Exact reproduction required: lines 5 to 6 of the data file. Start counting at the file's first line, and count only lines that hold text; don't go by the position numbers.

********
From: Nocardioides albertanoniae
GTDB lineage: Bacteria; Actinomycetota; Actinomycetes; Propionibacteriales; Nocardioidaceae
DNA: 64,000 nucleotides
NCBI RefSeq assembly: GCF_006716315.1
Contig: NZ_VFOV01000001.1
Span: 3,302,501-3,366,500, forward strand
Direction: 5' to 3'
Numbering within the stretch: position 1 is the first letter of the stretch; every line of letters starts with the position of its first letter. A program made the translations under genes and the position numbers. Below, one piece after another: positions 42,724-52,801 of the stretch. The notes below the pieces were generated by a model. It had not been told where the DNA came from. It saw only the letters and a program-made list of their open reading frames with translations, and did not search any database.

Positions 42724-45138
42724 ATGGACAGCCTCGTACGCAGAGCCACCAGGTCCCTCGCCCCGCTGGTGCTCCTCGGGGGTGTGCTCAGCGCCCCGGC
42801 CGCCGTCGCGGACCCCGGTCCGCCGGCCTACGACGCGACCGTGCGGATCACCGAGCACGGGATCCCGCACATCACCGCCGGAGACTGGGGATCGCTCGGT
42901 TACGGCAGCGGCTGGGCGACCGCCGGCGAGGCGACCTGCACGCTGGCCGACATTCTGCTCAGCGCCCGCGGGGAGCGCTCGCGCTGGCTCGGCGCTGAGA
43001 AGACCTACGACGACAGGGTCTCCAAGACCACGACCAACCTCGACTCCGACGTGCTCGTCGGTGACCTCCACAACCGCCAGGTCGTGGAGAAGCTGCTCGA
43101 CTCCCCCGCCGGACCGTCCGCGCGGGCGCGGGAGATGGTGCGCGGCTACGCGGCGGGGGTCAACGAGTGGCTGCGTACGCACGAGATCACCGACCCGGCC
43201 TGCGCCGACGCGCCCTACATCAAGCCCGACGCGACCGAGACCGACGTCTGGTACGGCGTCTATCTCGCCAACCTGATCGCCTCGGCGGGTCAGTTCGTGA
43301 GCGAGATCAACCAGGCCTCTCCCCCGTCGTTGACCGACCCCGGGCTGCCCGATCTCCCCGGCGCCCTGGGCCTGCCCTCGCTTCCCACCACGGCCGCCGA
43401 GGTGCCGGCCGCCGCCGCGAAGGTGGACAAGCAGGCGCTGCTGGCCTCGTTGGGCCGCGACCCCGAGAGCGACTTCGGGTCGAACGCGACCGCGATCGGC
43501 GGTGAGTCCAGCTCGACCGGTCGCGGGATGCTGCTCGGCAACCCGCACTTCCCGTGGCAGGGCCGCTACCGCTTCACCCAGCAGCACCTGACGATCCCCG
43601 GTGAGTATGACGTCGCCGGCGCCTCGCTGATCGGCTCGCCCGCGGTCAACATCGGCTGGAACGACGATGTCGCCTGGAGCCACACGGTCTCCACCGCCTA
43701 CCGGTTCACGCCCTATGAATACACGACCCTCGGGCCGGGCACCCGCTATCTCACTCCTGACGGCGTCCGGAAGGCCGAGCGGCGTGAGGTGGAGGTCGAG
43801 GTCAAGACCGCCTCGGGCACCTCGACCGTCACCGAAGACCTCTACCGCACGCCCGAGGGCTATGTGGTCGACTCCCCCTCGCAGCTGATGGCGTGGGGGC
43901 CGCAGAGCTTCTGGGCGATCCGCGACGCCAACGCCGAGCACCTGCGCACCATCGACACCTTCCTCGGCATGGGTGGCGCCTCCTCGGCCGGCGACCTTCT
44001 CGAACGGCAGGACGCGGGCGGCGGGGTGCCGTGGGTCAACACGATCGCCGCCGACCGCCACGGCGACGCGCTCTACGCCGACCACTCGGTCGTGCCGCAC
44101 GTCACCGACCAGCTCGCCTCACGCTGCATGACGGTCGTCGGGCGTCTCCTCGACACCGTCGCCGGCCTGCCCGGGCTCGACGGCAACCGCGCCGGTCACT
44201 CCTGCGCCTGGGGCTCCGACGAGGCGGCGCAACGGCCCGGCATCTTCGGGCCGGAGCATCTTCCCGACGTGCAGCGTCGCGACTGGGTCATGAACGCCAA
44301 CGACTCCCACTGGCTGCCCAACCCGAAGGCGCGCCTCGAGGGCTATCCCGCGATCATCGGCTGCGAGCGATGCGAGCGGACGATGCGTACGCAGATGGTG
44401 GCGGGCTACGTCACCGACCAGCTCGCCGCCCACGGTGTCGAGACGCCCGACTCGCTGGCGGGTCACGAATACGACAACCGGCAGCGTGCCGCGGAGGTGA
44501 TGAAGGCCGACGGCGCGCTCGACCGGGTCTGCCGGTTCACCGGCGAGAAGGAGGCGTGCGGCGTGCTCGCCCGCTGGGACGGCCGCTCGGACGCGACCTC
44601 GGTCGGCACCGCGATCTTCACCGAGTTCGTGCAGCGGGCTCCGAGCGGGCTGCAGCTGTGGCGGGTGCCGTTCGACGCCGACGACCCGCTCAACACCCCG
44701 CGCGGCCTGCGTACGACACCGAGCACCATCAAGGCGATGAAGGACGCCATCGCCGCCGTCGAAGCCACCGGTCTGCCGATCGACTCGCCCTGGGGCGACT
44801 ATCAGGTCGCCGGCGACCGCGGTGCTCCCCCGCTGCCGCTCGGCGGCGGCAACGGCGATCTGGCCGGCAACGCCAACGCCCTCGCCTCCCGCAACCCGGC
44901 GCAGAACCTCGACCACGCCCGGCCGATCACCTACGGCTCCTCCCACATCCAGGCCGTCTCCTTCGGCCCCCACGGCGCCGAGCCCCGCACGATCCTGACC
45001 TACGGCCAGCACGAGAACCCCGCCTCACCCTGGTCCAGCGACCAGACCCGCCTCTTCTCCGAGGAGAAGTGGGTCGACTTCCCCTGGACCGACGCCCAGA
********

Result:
Contig: NZ_VFOV01000001.1
Span: 3,302,501-3,366,500, forward strand